What a wonderful post! I have a very special place in my heart for the older dogs. A couple of years ago I had 5 dogs – all within two years of each other. Sadly they all left us within the span of 18 months. They were all 14-15 years young when they passed and we always did something special with each of them daily. I considered it an honor. Thanks for sharing this beautiful post!!
Wow Deb, what a load of heartache in a short period of time. So sorry for that. I hope you have other dogs to fawn all over now.
What a great blog, I had to share it on FB. I have dobermans, 3 dogs in training and 2 double digit retirees. I throw a dumbbell or do a single go-out with my oldies and it makes them so happy to “be training” again. Looking forward to your newsletter, thanks for all the sharing through the years.
What a timely blog….we have 4 Border Collies…3 1/2…6….7 …10 1/2…… So thanks, Susan….will look forward to the other suggestions at keeping our dogs feeling special and in the best of emotional and physical health.We, too, have been there before and over the years have lived with 9 dogs….so we know the journey an look forward to new ideas and confirmation of what we are already doing to keep life special for all.
Love it I have several older dogs and one 16..I will always be sure and give her my time..thanks for the reminder !
This is just lovely 🙂 We already appreciate every day we have with our oldies and always make sure they get their own special time – they especially love pottering around the agility shows getting loads of attention from people who’ve seen them go from crazy characterful dogs through to the more sedate times of their lives – and it’s lovely to see your reminder of how important it is 🙂 FUN for oldies is the best!!
Timing couldn’t be more perfect! My dog is only 4, but I lost my last dog too young (only 7), and just this morning I was telling someone how my ultimate goal is for her to be a happy, long-lived dog like Buzzy.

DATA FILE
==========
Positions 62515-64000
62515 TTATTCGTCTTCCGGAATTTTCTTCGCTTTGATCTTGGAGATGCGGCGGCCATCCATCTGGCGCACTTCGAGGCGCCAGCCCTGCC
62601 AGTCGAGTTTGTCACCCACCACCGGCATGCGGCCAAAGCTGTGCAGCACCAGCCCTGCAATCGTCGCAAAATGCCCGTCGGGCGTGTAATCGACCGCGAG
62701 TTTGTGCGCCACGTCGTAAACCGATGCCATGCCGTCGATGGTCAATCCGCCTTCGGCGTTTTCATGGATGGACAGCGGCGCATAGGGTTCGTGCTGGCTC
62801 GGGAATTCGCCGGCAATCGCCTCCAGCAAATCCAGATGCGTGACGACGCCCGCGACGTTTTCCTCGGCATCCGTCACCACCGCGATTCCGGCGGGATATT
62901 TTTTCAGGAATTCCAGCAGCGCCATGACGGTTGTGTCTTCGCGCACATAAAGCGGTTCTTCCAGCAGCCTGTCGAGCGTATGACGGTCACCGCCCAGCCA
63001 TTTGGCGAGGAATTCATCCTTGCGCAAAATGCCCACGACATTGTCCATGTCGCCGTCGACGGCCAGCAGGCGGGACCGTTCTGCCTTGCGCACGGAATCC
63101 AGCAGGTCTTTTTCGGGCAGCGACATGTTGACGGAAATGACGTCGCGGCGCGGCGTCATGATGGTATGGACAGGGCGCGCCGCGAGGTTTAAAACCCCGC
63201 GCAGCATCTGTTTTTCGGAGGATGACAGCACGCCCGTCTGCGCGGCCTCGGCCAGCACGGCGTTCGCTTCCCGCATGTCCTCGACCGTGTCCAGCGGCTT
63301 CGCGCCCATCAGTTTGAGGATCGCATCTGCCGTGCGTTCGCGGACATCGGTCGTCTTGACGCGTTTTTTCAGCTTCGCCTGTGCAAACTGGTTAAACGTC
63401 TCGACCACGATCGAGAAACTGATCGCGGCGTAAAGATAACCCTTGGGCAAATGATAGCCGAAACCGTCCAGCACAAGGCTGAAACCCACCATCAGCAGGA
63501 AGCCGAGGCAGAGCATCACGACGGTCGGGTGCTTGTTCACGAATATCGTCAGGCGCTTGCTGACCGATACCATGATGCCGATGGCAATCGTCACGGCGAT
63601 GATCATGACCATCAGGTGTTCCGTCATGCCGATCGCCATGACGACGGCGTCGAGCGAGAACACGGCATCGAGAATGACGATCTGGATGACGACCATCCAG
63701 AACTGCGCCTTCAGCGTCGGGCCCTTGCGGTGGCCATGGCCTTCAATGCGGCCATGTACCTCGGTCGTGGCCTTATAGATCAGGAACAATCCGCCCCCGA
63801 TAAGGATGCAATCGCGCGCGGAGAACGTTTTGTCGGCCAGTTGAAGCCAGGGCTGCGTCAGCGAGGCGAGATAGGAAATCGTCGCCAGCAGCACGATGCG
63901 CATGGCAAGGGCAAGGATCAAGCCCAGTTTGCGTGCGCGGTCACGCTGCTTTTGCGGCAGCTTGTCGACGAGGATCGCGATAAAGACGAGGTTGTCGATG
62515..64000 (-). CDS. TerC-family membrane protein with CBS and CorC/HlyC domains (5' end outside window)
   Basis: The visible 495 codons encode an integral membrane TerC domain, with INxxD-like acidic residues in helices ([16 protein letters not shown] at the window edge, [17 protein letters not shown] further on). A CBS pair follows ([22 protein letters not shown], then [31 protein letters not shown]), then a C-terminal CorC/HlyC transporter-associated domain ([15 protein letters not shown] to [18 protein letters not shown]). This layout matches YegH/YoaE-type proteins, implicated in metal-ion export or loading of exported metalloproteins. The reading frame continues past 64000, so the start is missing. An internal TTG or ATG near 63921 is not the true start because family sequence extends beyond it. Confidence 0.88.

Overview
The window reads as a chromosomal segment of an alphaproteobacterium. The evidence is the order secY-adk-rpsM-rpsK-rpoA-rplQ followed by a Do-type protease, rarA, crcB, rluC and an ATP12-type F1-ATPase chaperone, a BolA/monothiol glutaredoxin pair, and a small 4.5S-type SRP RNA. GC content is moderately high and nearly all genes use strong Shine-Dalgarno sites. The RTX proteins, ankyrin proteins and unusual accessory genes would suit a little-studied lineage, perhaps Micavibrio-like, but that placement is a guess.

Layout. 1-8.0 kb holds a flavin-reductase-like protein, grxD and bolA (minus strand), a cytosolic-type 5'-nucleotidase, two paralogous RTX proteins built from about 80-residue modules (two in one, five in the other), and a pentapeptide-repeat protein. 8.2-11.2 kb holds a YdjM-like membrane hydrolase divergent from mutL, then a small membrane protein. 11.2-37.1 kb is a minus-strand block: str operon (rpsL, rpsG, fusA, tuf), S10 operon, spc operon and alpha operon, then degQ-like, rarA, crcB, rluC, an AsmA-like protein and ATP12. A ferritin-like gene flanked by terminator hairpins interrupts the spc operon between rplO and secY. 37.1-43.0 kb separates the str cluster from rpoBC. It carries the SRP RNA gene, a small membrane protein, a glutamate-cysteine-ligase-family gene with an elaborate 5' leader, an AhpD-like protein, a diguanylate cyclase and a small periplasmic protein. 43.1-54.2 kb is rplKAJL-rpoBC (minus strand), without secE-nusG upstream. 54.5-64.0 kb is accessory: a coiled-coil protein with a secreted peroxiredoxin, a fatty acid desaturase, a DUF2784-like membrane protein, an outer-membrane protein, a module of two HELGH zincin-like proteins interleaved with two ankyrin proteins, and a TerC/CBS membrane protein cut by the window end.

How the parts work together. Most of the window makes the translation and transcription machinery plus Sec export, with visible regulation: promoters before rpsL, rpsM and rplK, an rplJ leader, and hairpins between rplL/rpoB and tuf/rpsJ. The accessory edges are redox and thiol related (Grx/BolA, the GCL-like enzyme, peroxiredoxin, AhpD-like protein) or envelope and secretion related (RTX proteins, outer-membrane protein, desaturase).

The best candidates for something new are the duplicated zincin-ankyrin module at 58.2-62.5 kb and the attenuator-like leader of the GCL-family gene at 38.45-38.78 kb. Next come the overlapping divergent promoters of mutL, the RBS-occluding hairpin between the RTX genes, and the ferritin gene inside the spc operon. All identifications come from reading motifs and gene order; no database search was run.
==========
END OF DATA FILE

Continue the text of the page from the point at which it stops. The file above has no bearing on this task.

Does “BAT” include teaching a new trick?
Absolutely Angela that is an AWESOME BAT!
Great to see your old dogs, Susan. John will remember my mini poodle Q (CH OTCH MACH5) who turned 17 in May. Although blind and mostly deaf, he will still enthusiastically take a dumbbell if held up to his nose then wants to carry it off.
This blog meant a ton to me. My old dog is 14 and I’m cherishing every moment with her as she has started that downhill slide.
Perfect timing! The old dog and I have been feeling a bit sorry for ourselves because we STILL don’t have a puppy here to add some joy and aggravation to out lives. News of the upcoming Puppy Peaks is bittersweet, so the arrival of this BAT series will really make it easier to find the joy here in Elder-Do Land. Very grateful for YOU!
This is wonderful! I remember realizing my old dogs needed special time when my I got my first “second dog”. It makes such a big difference! Thanks for the great reminder Susan!
Thank you for letting us in on this. Your experience is invaluable. I am looking forward to hearing about any supplements you may be using .
Thank you for sharing these Susan! What a great reminder that old dogs need attention too. Also how lucky we are to have these years with them.
Keeping our old dogs young at heart is such a privilege and a joy! My 14 year old rescued BC Brodie comes out and enjoys running 4″ in ASCA, with me modifying the course to give him a smooth path easy on his body. The whole crowd claps and cheers like he won the Grand Prix and we have a private celebration with wonderful cookies and parade around like he’s a champion, which he is! He loves running agility and making it safe and special for him is a true joy for me and the crowd. He’s still crazy after all these years, and letting him do what he loves shows him how much he means to me. I wouldn’t trade these times with him for anything!!!!!
This is awesome! I’ve really wanted a peek into the lives of your older dogs. I’ve done the past two Recallers with my (now) 13 year old dog in a addition to my baby-dog. He loves it and finally started tugging at the age of 12. 🙂 However, I need to work on balancing his training as it is easy to spend all my time on agility with the younger dog. We’ve been training his pt as tricks, but that gets old pretty fast.